Syracuse University chancellor’s condemnation of Trump’s executive order on immigration was sufficient, but should have come sooner
Syracuse University Chancellor Kent Syverud’s Wednesday denouncement of President Donald Trump’s executive order on immigration was a sufficient condemnation of the order, but it was a statement that should have been made weeks ago.
Syverud hesitated on commenting on the Jan. 25 order, which prohibited people from seven majority-Muslim countries from entering the United States for 90 days and all refugee admissions for 120 days. The heads of several SU peer institutions openly condemned the ban within days of its announcement. It took Syverud two weeks to say SU did not support the order.
In the statement, Syverud said SU “simply cannot support or abide by any policy that discriminates against, or makes a preference for, one person over the other based on religion, national origin or other inherent characteristics.”
The university has provided services for community members affected by the order, which has been temporarily suspended and marked as an uncertainty for the future. These services include two open house sessions that enabled community members to ask lawyers and Slutzker Center for International Services staff questions about the order and how it would impact them personally. These efforts are admirable and should continue going forward, especially now that Syverud’s condemnation of the order demonstrates that affected community members are being recognized and defended.
Syverud’s statement came after more than 200 frustrated SU community members signed a petition this week calling on the chancellor to speak out against the executive order. Syverud had previously addressed the order but did not publicly condemn it, unlike fellow administrators at SU peer institutions. It’s not a fair call to say that Syverud issued the statement only because he was pressured to do so, for the statement could have been in the works before the petition was issued. But Syverud should have spoken out sooner regardless of the petition, which had 268 signatures as of Wednesday night.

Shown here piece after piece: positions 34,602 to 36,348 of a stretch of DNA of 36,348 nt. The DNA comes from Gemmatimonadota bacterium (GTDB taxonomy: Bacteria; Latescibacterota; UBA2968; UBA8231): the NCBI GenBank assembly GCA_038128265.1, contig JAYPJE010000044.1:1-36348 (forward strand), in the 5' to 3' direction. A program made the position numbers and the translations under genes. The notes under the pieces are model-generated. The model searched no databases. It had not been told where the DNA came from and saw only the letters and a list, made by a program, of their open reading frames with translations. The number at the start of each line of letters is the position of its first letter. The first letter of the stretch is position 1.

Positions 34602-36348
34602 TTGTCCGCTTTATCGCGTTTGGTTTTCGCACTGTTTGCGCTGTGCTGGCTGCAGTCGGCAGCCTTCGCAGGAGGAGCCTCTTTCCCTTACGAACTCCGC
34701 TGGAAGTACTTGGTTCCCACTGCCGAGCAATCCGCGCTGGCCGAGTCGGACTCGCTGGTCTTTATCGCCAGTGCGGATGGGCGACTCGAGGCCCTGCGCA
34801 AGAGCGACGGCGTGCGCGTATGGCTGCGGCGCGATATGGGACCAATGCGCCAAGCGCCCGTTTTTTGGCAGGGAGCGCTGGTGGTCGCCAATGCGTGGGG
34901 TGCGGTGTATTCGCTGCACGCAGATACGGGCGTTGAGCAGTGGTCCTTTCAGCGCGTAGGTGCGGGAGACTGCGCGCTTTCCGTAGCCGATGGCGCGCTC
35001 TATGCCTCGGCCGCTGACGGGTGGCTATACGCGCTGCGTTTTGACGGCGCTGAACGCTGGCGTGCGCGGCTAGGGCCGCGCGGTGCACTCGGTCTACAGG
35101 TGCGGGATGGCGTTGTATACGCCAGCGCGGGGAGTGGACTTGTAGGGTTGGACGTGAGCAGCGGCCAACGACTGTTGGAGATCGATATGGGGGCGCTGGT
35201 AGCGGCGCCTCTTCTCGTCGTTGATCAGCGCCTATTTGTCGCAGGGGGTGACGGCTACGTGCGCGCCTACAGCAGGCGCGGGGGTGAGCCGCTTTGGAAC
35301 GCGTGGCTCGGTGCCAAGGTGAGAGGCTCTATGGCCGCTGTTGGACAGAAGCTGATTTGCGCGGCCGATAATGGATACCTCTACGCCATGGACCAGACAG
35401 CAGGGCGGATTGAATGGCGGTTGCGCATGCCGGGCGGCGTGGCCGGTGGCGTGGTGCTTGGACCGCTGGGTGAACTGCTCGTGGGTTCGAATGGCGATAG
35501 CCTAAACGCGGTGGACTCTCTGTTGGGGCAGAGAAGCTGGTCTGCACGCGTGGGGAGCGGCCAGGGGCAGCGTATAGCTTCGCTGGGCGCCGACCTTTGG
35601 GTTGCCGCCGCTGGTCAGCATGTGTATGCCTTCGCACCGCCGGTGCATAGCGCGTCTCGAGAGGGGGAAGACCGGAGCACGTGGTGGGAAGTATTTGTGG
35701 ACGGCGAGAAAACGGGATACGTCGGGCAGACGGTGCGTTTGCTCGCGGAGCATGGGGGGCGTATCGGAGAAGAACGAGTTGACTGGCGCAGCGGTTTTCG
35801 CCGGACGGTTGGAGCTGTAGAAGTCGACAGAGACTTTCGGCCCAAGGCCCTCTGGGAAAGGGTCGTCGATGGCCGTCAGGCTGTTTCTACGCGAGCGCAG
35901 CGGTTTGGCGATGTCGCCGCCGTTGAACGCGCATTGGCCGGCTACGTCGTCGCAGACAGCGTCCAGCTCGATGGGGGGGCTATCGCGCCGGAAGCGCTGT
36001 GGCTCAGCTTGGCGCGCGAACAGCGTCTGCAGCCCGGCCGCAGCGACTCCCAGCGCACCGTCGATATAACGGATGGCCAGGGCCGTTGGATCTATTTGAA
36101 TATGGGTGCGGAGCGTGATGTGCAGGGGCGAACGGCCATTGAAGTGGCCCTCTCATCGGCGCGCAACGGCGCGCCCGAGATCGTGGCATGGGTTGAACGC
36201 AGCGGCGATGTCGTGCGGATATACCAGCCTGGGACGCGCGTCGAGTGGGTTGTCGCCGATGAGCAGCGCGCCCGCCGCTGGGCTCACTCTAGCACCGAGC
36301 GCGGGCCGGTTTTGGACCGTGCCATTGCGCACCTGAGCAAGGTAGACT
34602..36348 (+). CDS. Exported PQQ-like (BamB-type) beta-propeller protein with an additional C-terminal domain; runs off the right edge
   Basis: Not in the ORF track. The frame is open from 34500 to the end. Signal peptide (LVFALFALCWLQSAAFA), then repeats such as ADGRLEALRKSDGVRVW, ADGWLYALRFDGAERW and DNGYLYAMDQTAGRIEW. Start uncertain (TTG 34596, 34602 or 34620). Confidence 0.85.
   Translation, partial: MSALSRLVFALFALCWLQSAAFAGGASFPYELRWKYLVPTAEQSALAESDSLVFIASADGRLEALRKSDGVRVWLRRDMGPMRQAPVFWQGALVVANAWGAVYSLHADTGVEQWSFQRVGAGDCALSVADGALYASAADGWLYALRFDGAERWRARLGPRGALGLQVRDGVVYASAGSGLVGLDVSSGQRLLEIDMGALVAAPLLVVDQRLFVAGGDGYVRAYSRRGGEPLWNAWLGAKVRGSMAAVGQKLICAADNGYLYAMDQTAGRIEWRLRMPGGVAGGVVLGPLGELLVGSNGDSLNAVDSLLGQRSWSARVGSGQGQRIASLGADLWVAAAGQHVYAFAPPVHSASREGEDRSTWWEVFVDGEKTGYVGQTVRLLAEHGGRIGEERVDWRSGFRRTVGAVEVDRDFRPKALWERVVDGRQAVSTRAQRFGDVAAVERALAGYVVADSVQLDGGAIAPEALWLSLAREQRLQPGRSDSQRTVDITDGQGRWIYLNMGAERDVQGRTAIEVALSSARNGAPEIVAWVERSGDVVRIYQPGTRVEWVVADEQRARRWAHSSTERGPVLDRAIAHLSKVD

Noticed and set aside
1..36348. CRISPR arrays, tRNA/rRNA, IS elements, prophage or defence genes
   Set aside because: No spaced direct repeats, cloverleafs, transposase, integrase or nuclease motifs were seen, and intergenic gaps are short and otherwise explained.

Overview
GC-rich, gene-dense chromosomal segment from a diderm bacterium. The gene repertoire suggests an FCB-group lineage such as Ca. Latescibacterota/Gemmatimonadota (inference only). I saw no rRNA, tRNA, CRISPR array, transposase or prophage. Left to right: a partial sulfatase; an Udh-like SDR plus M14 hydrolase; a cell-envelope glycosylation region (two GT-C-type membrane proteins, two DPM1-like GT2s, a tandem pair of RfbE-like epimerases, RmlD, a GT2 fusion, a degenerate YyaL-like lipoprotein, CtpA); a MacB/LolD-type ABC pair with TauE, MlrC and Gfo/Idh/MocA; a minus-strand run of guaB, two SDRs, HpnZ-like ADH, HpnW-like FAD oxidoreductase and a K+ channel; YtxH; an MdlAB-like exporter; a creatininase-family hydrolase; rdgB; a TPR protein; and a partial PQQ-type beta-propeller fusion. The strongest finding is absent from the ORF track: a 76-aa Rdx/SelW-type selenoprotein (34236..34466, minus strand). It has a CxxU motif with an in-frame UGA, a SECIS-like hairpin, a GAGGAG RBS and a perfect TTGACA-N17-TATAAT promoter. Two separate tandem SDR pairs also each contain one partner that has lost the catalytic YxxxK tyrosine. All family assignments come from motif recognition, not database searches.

The petition stated that faculty members were “deeply disappointed” in Syverud for not openly condemning Trump’s order and also urged Syverud to “exemplify true moral leadership” as both a head of the university and an educational leader in the Syracuse community, which houses a large immigrant and refugee population.
Syverud’s reasons for hesitating on making a statement about the order are unclear. His reluctance and refusal to name SU a sanctuary campus are understandable on the basis of a sanctuary status affecting federal funding to the university. Still, there’s no threat to say the university opposes Trump’s order and welcomes peoples from the impacted countries.
Kevin Quinn, SU’s senior vice president of public affairs, said in a statement to The Daily Orange that the university hopes Syverud’s statement is “responsive to the petition.” It is. And it’s the condemnation that the SU community both demanded and deserved. But university students, faculty and staff deserved to hear Syverud speak against the order sooner than two weeks after it was issued.
Published on February 8, 2017 at 11:18 pm